Stan Smith recently joined adidas colleagues from around the world for an online talk in which he addressed avoiding ageism and embracing intergenerational diversity. He jokes that he is adidas’ longest serving staff member: in 2022 he celebrates fifty years with the brand. In 1972, when Horst Dassler initiated a collaboration with him, Stan was ranked the number 1 tennis player in the world.
These days he is sometimes upstaged by his namesake, a shoe, but that doesn’t deter him. The real Stan is as active as ever and intent on sharing his talents. With a vantage point of over seventy years, Stan’s tips on celebrating intergenerational diversity are invaluable for every age.
1. Balance curiosity with respect
Stan points out that intergenerational diversity can bring healthy combinations of experience and novelty. “In successful societies, there’s a balance between the different ages,” he says. He credits a combination of curiosity and respect as establishing positive dynamics on diverse teams.
“It really comes down to teamwork and using the talents of different people. You’ve got younger people who have creative ideas that might be especially appropriate to younger people who a brand may be targeting. But I also think young people have lots to learn from older people and should not be afraid to ask questions. Young people have great opportunities to gain wisdom from people who have gone through some of the same things they are or will be going through.”
2. Keep an eye on your goals
Goals can anchor us to our hopes and at any stage of life, though they will likely change significantly. Stan suggests consciously creating a variety of goals with one underlying current running through all of them. “I think we need to set goals that are high – dream goals that motivate us to get as much out of life as possible. We also need intermediate ones, though – ones that are more realistic that we can actually judge and evaluate. Our intermediate goals can bring us closer to the dream ones. To me the ultimate goal is to get as much out of your life, with the talents that God has given you, to go as far as you can.”
Besides setting goals that vary in immediacy and aspiration, Stan suggests assessing our aims as we progress. At times when discouragement encroaches, he emphasizes the importance of maintaining focus. “Reevaluate along the way, but don’t be afraid to give it your best shot. Don’t let yourself be mediocre.”
3. Trust the process – your own and others’
Athletes’ opportunities are more affected by their ages sooner and more acutely than those in professions that rely less on peak physical performance. Stan points out that many are pressured to end their athletic careers before they are ready to. This is sometimes due to a view that we should quit while we’re ahead. “A lot of people will see a player near the top of their career and say, They should retire. They shouldn’t play anymore.”
While many do retire directly after a Wimbledon or US Open win, Stan emphasizes the importance of athletes choosing what is best for them.
4. Create opportunity out of enthusiasm
Though he officially retired from his career as a professional tennis player in 1985, Stan has remained breathtakingly active. He recommends following our interests to determine the pursuits that enable us to be most productive. “If you’ve got energy and commitment to a job, hobby, or other pursuit, you can be very productive for a long time. People can be productive as long as they have enthusiasm.”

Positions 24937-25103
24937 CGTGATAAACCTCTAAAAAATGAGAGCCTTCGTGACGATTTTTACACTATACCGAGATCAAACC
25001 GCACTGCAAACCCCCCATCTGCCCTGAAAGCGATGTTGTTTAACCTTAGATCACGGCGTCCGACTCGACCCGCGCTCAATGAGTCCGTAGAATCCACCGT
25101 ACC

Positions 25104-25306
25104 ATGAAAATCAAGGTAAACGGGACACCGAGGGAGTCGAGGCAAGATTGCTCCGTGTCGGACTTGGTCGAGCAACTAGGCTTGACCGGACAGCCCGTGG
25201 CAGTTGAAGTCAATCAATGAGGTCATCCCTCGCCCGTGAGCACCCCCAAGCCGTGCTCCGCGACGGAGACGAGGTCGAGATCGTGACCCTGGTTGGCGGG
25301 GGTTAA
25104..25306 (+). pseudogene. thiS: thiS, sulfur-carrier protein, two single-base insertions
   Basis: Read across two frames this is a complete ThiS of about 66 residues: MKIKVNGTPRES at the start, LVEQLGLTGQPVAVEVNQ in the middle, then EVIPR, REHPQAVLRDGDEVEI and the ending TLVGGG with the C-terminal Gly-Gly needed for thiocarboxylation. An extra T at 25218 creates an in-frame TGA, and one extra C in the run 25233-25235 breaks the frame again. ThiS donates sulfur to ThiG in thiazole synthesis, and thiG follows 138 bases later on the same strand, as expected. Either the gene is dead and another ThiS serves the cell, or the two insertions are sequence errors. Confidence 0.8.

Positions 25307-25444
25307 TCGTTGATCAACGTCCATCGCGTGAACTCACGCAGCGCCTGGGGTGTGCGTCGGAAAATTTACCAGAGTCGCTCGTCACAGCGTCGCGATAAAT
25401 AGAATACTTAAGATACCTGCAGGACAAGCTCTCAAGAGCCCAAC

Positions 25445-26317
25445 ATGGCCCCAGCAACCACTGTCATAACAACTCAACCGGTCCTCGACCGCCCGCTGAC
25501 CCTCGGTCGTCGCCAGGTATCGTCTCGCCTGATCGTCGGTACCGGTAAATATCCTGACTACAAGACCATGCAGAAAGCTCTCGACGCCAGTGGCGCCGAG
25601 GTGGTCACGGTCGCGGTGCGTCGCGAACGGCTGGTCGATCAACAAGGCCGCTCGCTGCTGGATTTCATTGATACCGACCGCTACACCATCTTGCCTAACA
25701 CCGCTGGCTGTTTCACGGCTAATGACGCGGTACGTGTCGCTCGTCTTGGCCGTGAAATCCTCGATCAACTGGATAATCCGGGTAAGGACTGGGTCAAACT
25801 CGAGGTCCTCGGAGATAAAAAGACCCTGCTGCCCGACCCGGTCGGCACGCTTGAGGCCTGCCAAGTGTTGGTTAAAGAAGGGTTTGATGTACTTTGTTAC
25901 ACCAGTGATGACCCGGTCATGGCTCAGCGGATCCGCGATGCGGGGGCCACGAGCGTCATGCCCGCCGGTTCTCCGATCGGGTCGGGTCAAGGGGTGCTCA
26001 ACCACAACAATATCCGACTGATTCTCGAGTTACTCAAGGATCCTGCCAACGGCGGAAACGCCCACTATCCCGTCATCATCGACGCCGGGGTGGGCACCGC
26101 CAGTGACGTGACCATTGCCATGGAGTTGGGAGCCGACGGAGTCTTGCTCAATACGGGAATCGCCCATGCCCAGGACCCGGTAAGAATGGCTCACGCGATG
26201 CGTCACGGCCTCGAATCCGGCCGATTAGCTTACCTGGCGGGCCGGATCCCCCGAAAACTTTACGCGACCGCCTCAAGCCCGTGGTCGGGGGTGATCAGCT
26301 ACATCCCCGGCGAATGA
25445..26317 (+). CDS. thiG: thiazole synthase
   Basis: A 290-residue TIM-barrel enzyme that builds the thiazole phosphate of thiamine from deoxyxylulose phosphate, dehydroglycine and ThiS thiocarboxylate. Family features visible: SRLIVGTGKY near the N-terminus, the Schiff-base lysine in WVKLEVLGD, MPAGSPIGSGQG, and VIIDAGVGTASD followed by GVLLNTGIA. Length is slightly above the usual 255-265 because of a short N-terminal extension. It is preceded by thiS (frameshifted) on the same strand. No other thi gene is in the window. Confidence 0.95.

In addition to being attuned to our own interests, Stan advocates finding ways to make intergenerational diversity visible in our business models. “Our products need to be designed, promoted, and marketed to senior people as well as younger people. There are a lot of activities like walking, golf, tennis, and other sports that older people can do. As a brand we want to market to older people in ways that show people their age successfully doing activities that they can get involved in.”
5. Be helpful as only you can to support intergenerational diversity
Stan is the first to acknowledge that he has been given a lot in life. Clearly, he has also worked hard to get where he is, and at this point he’s focused on giving back. “I really respect people around the world who are committed to making life better for other people. That’s what’s driving me now. People like Nelson Mandela and Arthur Ashe, who was also a good friend of mine, have inspired me.”
In addition to supporting several charity organizations, including the Boys and Girls Club in his South Carolina town, he coaches athletes 12-18-years-old at his tennis academy. He identifies the importance of coming to understand people in other generations in order to offer the support they will benefit from. “I’m trying to figure out what they are thinking so I can help them.” Sharing his perspective with young athletes is especially gratifying for Stan.
“My goal is to encourage them because people don’t really see their improvement very dramatically – it happens gradually. So, I’ll remind them that they’ve improved dramatically from six months before, two months before, a year before. Young people today can get discouraged. It’s part of my job to remind them of the opportunity they have, that they are improving, and that they have to keep working at it.”
Sometimes what athletes need most is a simple reminder: “Only one person wins the tournament. Everyone else loses.” But Stan has more to share about what truly winning means.
Stan finds helping others so rewarding he wants everyone to share in the act. “I think everyone has to help a little bit if they can. And I think you can to a certain extent no matter who you are, what you are, or what your situation is.”